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P156 Long-term outcomes of steroid-responsive and non-responsive patients with acute severe ulcerative colitis

S. Bernardo*1, S. Fernandes1, J. Estorninho2, J. Cortez Pinto3, I. Mocanu4, J. Sabino4, I. Rosa3, F. Portela2, L. Correia1

1Hospital Santa Maria, CHLN, Gastrenterology, Lisbon, Portugal, 2Centro Hospitalar Universitário de Coimbra, Gastrenterology, Coimbra, Portugal, 3Instituto Português de Oncologia Francisco Gentil, Lisboa, Gastrenterology, Lisbon, Portugal, 4Hospital Garcia de Orta, Almada, Gastrenterology, Almada, Portugal


Up to one-third of patients with acute severe ulcerative colitis (ASUC) will fail intravenous steroid (IVS) treatment, requiring rescue therapy with cyclosporin (Cys), infliximab (IFX), or colectomy. Even with the best available therapy, over 1/3 of these patients will still require surgery. Long-term outcomes of steroid-responsive (SR) patients have seldom been studied. We hypothesise that this subgroup of patients also presents an unfavourable short- and long-term prognosis.


Retrospective multi-centre study including patients fulfilling Truelove and Witts criteria for ASUC. Response to IVS was determined by the attending physician between the third and fifth day of admission. Patients were then classified as steroid non-responders (SNR) or SR. A cohort of consecutive patients admitted with a flare of ulcerative colitis but without criteria for ASUC served as a control group (CG). Endpoints included the need for biologics, surgery or both in the 5 years following discharge.


A total of 253 patients were included, 170 (67.2%) with ASUC (SNR: 47, SR: 123) and 83 controls. 53.4% were male with median age of 33 (18–80). Although SR patients presented lower surgical rates than SNR patients (13.9% vs. 53.2%, p < 0.001) they were substantially higher than in the CG (0%, p < 0.001). Of note, 70.6% of surgeries in SR patients occurred within 1 year after discharge. Furthermore, 40.6% of SR patients were subsequently readmitted with a flare of colitis requiring biologics or surgery in 44.0% and 28.0% of cases, respectively. Concerning treatment escalation, SR patients required less biologic therapy than SNR (36.7% vs. 91.5%, p < 0.001) but more so than patients in the CG (18.1%, p < 0.001). Likewise, a composite endpoint of any unfavourable outcome was more common in SR patients than in the CG (44.9% vs. 18.1%, p < 0.001). Time to event analysis showed that SR patients reached an unfavourable outcome sooner than the CG (log-rank test p < 0.001).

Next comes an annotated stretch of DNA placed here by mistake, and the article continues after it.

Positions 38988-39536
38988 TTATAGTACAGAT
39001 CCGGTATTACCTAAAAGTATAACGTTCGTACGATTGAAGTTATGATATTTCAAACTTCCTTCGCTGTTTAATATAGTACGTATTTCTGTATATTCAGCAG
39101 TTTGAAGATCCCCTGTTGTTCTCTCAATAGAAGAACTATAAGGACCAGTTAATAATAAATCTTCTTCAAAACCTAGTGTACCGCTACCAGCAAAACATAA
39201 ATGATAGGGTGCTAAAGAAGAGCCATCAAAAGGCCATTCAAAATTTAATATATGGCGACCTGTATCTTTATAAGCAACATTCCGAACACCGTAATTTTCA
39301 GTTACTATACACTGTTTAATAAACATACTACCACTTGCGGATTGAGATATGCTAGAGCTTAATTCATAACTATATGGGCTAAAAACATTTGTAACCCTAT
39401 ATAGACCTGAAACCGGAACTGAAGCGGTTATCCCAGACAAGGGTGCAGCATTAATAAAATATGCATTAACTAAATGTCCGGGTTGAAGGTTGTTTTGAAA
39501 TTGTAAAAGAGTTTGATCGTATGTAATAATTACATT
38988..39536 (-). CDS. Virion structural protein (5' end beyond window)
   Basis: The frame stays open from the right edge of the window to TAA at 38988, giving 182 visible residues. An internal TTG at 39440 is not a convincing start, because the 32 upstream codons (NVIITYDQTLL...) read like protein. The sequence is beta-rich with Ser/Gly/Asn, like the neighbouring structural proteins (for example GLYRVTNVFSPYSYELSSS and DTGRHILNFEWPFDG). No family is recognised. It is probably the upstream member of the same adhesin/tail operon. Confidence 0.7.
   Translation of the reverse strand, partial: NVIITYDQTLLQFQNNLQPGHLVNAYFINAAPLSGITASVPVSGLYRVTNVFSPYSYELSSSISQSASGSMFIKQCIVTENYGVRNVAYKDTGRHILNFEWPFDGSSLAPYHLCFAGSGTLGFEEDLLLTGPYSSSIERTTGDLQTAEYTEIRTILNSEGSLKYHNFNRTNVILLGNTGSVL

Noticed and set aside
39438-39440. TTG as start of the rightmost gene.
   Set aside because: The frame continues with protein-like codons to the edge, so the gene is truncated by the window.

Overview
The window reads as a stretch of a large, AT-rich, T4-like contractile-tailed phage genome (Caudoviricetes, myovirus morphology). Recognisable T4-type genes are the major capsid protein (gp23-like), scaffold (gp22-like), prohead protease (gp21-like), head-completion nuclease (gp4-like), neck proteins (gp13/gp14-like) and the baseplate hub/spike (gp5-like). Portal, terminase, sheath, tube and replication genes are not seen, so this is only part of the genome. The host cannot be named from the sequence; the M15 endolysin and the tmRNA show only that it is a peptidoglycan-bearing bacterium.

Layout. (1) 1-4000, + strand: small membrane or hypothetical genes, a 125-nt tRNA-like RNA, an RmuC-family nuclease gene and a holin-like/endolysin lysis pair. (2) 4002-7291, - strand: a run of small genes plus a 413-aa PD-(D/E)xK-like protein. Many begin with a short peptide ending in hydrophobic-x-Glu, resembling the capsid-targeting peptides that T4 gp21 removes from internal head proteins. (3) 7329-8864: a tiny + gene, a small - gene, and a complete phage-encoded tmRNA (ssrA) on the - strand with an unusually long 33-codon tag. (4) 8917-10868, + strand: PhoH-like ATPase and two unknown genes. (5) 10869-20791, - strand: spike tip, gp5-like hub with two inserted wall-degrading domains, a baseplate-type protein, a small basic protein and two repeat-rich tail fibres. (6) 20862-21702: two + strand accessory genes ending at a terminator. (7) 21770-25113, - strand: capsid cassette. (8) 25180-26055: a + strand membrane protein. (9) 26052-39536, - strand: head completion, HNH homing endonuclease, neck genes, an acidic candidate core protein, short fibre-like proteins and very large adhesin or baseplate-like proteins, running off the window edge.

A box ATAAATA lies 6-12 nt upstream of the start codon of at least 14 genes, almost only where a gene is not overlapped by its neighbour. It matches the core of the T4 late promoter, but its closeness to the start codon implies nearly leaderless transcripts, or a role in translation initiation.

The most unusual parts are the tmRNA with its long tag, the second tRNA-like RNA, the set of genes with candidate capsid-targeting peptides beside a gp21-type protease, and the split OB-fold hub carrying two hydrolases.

Patients with ASUC present an unfavourable prognosis, even after an adequate response to IVS. Early therapy intensification should strongly be considered in these patients as almost half develop unfavourable outcomes.